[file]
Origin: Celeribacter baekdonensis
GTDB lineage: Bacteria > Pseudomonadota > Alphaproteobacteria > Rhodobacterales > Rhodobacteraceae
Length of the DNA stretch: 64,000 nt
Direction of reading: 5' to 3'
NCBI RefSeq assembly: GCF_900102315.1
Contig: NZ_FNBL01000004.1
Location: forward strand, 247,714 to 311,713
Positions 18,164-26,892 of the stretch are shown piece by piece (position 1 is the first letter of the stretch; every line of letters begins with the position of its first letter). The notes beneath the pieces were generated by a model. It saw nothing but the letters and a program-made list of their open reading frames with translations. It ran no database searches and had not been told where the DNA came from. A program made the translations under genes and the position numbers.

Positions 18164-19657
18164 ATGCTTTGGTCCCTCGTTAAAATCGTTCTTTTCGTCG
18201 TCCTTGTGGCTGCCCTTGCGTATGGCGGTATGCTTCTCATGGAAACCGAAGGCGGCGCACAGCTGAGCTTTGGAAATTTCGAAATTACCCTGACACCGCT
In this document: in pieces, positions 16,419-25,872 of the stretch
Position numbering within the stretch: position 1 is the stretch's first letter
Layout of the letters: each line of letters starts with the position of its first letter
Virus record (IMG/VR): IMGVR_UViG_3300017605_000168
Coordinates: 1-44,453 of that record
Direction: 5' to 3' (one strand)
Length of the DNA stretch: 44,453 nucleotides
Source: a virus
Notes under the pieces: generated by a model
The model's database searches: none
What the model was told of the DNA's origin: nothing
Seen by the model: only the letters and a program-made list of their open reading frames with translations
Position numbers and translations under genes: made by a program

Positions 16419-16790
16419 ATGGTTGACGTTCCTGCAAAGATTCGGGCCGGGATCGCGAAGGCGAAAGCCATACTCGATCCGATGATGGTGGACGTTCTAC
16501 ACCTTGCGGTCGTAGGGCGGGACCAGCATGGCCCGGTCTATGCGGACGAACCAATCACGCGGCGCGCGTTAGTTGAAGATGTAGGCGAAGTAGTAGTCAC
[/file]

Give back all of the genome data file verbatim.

Origin: Celeribacter baekdonensis
GTDB lineage: Bacteria > Pseudomonadota > Alphaproteobacteria > Rhodobacterales > Rhodobacteraceae
Length of the DNA stretch: 64,000 nt
Direction of reading: 5' to 3'
NCBI RefSeq assembly: GCF_900102315.1
Contig: NZ_FNBL01000004.1
Location: forward strand, 247,714 to 311,713
Positions 18,164-26,892 of the stretch are shown piece by piece (position 1 is the first letter of the stretch; every line of letters begins with the position of its first letter). The notes beneath the pieces were generated by a model. It saw nothing but the letters and a program-made list of their open reading frames with translations. It ran no database searches and had not been told where the DNA came from. A program made the translations under genes and the position numbers.

Positions 18164-19657
18164 ATGCTTTGGTCCCTCGTTAAAATCGTTCTTTTCGTCG
18201 TCCTTGTGGCTGCCCTTGCGTATGGCGGTATGCTTCTCATGGAAACCGAAGGCGGCGCACAGCTGAGCTTTGGAAATTTCGAAATTACCCTGACACCGCT
In this document: in pieces, positions 16,419-25,872 of the stretch
Position numbering within the stretch: position 1 is the stretch's first letter
Layout of the letters: each line of letters starts with the position of its first letter
Virus record (IMG/VR): IMGVR_UViG_3300017605_000168
Coordinates: 1-44,453 of that record
Direction: 5' to 3' (one strand)
Length of the DNA stretch: 44,453 nucleotides
Source: a virus
Notes under the pieces: generated by a model
The model's database searches: none
What the model was told of the DNA's origin: nothing
Seen by the model: only the letters and a program-made list of their open reading frames with translations
Position numbers and translations under genes: made by a program

Positions 16419-16790
16419 ATGGTTGACGTTCCTGCAAAGATTCGGGCCGGGATCGCGAAGGCGAAAGCCATACTCGATCCGATGATGGTGGACGTTCTAC
16501 ACCTTGCGGTCGTAGGGCGGGACCAGCATGGCCCGGTCTATGCGGACGAACCAATCACGCGGCGCGCGTTAGTTGAAGATGTAGGCGAAGTAGTAGTCAC